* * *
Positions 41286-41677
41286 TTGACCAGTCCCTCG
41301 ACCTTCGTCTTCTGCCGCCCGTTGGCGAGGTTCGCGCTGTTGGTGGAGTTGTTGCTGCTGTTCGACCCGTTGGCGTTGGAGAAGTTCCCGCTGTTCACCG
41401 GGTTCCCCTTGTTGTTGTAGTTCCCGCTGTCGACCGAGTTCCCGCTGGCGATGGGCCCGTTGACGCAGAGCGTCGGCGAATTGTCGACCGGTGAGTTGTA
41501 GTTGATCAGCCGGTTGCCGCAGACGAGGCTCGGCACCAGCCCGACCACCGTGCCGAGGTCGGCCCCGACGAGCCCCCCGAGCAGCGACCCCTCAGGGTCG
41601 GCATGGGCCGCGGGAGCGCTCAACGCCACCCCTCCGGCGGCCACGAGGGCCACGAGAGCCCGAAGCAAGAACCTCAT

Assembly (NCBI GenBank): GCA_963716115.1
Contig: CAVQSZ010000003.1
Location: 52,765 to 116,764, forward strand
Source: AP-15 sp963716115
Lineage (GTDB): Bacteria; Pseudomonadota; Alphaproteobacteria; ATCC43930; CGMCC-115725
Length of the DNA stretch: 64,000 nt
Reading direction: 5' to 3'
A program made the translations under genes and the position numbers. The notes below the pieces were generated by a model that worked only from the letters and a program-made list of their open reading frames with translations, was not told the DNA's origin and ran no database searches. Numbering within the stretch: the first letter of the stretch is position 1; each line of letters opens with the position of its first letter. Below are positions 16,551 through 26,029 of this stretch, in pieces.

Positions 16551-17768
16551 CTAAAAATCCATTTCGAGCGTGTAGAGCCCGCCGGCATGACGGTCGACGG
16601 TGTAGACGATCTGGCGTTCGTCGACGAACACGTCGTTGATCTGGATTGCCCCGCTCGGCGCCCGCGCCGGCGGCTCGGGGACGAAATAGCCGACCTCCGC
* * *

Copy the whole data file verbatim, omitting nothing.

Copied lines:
Positions 41286-41677
41286 TTGACCAGTCCCTCG
41301 ACCTTCGTCTTCTGCCGCCCGTTGGCGAGGTTCGCGCTGTTGGTGGAGTTGTTGCTGCTGTTCGACCCGTTGGCGTTGGAGAAGTTCCCGCTGTTCACCG
41401 GGTTCCCCTTGTTGTTGTAGTTCCCGCTGTCGACCGAGTTCCCGCTGGCGATGGGCCCGTTGACGCAGAGCGTCGGCGAATTGTCGACCGGTGAGTTGTA
41501 GTTGATCAGCCGGTTGCCGCAGACGAGGCTCGGCACCAGCCCGACCACCGTGCCGAGGTCGGCCCCGACGAGCCCCCCGAGCAGCGACCCCTCAGGGTCG
41601 GCATGGGCCGCGGGAGCGCTCAACGCCACCCCTCCGGCGGCCACGAGGGCCACGAGAGCCCGAAGCAAGAACCTCAT

Assembly (NCBI GenBank): GCA_963716115.1
Contig: CAVQSZ010000003.1
Location: 52,765 to 116,764, forward strand
Source: AP-15 sp963716115
Lineage (GTDB): Bacteria; Pseudomonadota; Alphaproteobacteria; ATCC43930; CGMCC-115725
Length of the DNA stretch: 64,000 nt
Reading direction: 5' to 3'
A program made the translations under genes and the position numbers. The notes below the pieces were generated by a model that worked only from the letters and a program-made list of their open reading frames with translations, was not told the DNA's origin and ran no database searches. Numbering within the stretch: the first letter of the stretch is position 1; each line of letters opens with the position of its first letter. Below are positions 16,551 through 26,029 of this stretch, in pieces.

Positions 16551-17768
16551 CTAAAAATCCATTTCGAGCGTGTAGAGCCCGCCGGCATGACGGTCGACGG
16601 TGTAGACGATCTGGCGTTCGTCGACGAACACGTCGTTGATCTGGATTGCCCCGCTCGGCGCCCGCGCCGGCGGCTCGGGGACGAAATAGCCGACCTCCGC